WATCH YOUR STEP AS YOU BOARD THE WAYBACK MACHINE.
We’re going to travel about 20 years into the past. Destination: 1999, the
height of the e-commerce boom. Just before the bubble burst.
Remember Pets.com? How about e Toys or Webvan? Those companies
were going to revolutionize the way we shopped. Why bother going to a
store when you can make purchases from the convenience of your couch?
Brick-and-mortar retail stores were bound to close within months, and
Main Street and shopping malls would become relics of a bygone age.
The assumption was that cutting out the retailer middleman would
more than offset the cost of shipping to millions of customers’ homes.
Billions of investment dollars were thrown at that
proposition. Companies with no track record or even
a comprehensive business plan announced record-set-ting IPOs. Sophisticated warehouses rose overnight.
Then the bottom fell out.
As we now know, the problem for these newcomers
was not a lack of capital. What doomed them was their
failure to grasp the complexities of distribution—
specifically, direct-to-consumer distribution. While
staggering amounts were invested in new warehouses,
many of those facilities were not designed to pick and
pack individual orders efficiently and cost effectively.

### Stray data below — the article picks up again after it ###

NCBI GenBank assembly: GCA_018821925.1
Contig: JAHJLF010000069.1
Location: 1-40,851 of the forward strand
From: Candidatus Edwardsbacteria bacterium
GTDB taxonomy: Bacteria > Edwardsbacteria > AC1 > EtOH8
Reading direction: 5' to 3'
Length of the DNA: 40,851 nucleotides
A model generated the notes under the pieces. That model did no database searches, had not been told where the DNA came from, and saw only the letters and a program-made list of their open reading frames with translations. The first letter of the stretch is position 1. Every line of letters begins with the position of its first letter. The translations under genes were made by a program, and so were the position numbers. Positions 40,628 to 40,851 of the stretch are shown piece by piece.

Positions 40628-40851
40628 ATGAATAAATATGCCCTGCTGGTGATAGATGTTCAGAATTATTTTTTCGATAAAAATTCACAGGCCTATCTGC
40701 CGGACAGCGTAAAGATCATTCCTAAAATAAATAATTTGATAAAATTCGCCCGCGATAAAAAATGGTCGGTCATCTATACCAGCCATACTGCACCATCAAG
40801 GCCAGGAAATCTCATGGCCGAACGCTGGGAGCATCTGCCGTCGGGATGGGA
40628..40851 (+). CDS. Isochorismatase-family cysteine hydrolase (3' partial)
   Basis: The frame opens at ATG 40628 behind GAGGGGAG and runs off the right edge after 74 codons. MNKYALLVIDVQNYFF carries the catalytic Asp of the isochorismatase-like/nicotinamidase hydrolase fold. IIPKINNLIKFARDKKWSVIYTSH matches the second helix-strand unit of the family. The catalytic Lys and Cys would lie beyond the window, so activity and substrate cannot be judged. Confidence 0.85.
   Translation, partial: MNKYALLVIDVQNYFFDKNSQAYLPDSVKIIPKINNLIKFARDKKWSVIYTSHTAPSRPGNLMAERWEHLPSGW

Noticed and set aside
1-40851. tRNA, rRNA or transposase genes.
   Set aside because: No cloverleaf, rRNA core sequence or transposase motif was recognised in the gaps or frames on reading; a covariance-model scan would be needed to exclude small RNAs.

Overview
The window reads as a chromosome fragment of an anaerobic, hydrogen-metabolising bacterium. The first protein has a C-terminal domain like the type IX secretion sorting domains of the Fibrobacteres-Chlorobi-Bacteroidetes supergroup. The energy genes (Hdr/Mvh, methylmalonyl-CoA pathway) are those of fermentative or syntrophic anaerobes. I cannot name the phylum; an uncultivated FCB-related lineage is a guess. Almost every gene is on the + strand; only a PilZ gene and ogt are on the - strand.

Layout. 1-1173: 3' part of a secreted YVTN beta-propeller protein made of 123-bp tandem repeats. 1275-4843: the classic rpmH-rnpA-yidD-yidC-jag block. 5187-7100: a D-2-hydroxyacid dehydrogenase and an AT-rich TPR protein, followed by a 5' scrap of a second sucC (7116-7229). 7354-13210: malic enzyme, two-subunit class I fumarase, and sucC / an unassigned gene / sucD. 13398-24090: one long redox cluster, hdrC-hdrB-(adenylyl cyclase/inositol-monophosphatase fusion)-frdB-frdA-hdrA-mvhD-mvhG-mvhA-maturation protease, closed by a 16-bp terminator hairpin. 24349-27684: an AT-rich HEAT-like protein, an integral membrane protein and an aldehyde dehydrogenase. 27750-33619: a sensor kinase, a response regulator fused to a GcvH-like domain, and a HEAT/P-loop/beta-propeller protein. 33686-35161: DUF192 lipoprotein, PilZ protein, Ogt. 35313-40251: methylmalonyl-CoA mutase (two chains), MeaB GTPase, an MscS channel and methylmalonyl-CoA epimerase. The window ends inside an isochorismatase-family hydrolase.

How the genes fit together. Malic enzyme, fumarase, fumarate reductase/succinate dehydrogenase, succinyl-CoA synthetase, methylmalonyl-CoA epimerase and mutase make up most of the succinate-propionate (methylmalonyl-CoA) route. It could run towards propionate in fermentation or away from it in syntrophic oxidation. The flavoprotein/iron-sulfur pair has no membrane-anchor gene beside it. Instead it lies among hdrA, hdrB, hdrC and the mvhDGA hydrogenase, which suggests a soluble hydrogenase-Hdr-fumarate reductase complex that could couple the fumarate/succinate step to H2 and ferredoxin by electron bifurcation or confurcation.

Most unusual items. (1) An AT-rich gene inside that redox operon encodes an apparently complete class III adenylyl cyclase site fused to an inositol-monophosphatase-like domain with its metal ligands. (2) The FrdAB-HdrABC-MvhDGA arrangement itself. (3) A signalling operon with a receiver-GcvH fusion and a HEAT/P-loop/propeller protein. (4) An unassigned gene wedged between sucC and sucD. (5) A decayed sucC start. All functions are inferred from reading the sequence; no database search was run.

Let’s journey back to the present. Today, I believe we
are seeing the fulfillment of those prophecies of two
decades ago. Many traditional retailers are reeling, and
shopping malls are struggling. Sears has shuttered more than 236 stores
since January, while Payless, Gander Mountain, The Limited, and Rue21
have recently closed for good or are barely afloat in bankruptcy.
What has changed? Dot-com companies (and other retailers that
succeed at e-commerce) have figured out how to make distribution and
shipping work and, in some cases, to parlay it into a source of competitive advantage.
Amazon, one of the few survivors among the early dot-com contenders, is leading the way. Amazon Prime, which features free two-day
shipping, is the benchmark, and retailers who want to survive must tailor
their supply chains to match that high level of customer service. A few,
such as Walmart, have been doing their best to keep pace. But consumer
expectations are also evolving, putting even more pressure on retailers
for ever-faster response, low-cost or free shipping, and easy returns.
Just like 20 years ago, retailers that can develop efficient pick-and-pack
operations and also figure out how to leverage the brick-and-mortar
stores they have left stand the best chance of surviving and possibly even
thriving. Then and now, it all comes down to mastering their supply
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